18th September - 18th December, Thessaloniki
Born (1981) in Webster, Texas. He is an artist and filmmaker currently based in Los Angeles. He studied at the Rhode Island School of Design, graduating with a BFA in 2004 and has since lived and worked in New Orleans, Los Angeles, Philadelphia and Miami. In 2009, Trecartin was the recipient of the inaugural Jack Wolgin International Competition in the Fine Arts; he received the New Artist of the Year Award at The First Annual Art Awards, Solomon R. Guggenheim Museum, New York; and was awarded a 2009 Pew Fellowship in the Arts. His work is featured in the Saatchi Gallery collection and has appeared in many museum exhibitions including: The Generational: Younger Than Jesus at The New Museum in New York (2009), Queer Voice at the Institute of Contemporary Art in Philadelphia (2010), Between Two Deaths at the Center for Art and Media in Karlsruhe (2007), and the 2006 Whitney Biennial, as well as in recent solo exhibitions at The Power Plant, Toronto (2010), MOCA, Los Angeles (2010), and MOMA PS1, New York (2011), among others.
The logic that twirls the fiendishly tortuous narrative of I-BE AREA (2007) is grounded in a powerful understanding of our new millennial world as composed of manifold realities that are created, copied, or canceled at the will of life’s advanced players. The guiding drama of the video is how the ensemble cast of shifting, splintered identities exploits, submits to, or breaks free of the existential frictions caused by inhabiting multiple realities at once -through different public personas, online avatars, the ongoing lives of cloned versions of yourself, the erasures of previous identities that have been overwritten, or the old standby of children serving as vessels for anything you’ve ever wanted to be but aren’t.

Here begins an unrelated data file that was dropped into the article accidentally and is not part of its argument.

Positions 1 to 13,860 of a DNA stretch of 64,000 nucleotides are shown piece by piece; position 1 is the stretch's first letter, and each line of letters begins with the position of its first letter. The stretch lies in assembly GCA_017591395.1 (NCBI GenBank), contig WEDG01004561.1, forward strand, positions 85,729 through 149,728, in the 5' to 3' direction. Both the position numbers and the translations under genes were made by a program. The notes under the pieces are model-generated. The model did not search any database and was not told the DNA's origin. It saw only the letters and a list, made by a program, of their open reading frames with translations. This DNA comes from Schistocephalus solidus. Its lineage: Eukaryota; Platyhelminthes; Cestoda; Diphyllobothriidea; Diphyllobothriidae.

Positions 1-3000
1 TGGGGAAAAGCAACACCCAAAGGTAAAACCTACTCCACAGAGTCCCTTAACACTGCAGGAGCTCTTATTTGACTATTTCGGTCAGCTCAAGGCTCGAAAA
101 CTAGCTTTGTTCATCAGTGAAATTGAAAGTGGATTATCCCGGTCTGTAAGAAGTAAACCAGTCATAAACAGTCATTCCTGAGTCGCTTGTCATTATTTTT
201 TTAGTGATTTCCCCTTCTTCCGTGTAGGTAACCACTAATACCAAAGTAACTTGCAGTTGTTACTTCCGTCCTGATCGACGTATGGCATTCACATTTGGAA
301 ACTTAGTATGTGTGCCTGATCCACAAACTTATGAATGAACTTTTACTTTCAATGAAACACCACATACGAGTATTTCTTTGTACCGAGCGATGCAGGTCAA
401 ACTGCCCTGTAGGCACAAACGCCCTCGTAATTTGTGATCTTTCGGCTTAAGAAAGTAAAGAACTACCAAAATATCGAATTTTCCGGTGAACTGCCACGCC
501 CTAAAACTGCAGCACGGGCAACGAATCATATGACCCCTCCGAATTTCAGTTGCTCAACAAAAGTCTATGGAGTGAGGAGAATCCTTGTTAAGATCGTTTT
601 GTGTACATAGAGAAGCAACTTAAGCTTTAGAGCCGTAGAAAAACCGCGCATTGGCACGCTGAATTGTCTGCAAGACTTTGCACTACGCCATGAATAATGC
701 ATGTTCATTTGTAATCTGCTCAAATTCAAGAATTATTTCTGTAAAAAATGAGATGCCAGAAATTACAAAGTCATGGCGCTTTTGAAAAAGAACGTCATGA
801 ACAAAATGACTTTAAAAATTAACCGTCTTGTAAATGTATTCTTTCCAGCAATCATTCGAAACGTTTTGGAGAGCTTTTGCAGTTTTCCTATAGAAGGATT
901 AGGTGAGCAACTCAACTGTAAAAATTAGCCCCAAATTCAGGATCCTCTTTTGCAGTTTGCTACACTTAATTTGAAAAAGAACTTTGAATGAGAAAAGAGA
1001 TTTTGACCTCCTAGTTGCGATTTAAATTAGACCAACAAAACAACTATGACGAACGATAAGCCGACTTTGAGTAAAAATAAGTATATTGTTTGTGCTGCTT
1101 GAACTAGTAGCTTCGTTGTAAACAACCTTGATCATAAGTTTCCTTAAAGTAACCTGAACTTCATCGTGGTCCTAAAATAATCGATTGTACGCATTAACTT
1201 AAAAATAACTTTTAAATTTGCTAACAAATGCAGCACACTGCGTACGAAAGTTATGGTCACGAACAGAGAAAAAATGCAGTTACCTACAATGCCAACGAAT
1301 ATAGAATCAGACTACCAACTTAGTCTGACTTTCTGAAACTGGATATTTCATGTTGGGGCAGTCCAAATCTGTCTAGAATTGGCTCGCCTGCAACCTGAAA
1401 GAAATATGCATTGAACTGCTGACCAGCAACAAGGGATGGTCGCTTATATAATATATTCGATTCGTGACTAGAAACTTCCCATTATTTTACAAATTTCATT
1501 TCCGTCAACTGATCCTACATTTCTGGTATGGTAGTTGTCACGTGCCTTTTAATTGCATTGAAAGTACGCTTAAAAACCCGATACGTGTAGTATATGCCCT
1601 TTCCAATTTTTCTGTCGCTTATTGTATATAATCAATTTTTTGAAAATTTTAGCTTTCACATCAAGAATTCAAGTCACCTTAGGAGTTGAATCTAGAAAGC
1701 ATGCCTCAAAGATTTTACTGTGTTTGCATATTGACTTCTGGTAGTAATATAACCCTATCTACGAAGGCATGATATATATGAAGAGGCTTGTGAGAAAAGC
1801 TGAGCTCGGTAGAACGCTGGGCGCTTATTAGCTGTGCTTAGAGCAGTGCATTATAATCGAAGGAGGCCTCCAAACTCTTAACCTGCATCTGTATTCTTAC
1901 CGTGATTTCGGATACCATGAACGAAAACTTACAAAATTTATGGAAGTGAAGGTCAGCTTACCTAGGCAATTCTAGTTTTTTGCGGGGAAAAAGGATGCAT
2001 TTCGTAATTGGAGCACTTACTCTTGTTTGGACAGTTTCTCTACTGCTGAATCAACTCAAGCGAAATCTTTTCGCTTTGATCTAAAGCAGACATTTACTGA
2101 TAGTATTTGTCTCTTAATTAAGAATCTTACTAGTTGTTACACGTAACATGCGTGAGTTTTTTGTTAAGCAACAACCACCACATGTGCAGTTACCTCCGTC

While lots of art stares into the past to reflect the present, I-BE AREA meditates on a unique and concrete idea of the near future. It is social science fiction set in a time capsule of modern anxieties and technologies, sealed, tumbled, and amplified into a hyperbolic new world. Trecartin’s wizardry of self-cannibalizing video tracks, careening editing, and yuppie-dementia-born art direction cumulatively offers a perspective on today that feels truly distant from now. The video is interspersed with jarring reminders of normal humanity -performances by real babies, real cats, and real Ohio moms- adding a texture of analog realness that counterbalances the chroma-charged dream. I-BE AREA’s final shot is a panorama of Jamie’s wrecked bedroom, under which the actors, out of character, can be heard giggling before one of the smashed windows lights up with digital water and we’re plunged into an aquatic credit sequence. As if the whole movie were sucked up into a genie’s lamp, we see the space for what it is, without manipulations, three dimensions only.
What I-BE AREA unravels into is an Ouroboros of total freedom, in which command of infinite options devours linearity and, with it, any fixity of location or person. Everything is subject to revision. Supreme choice begins to resemble the absolute lack thereof, as both conditions are a step removed from the pulse of the surrounding world. But the power of freedom isn’t derived from its essence; it is told in the story of how it was won.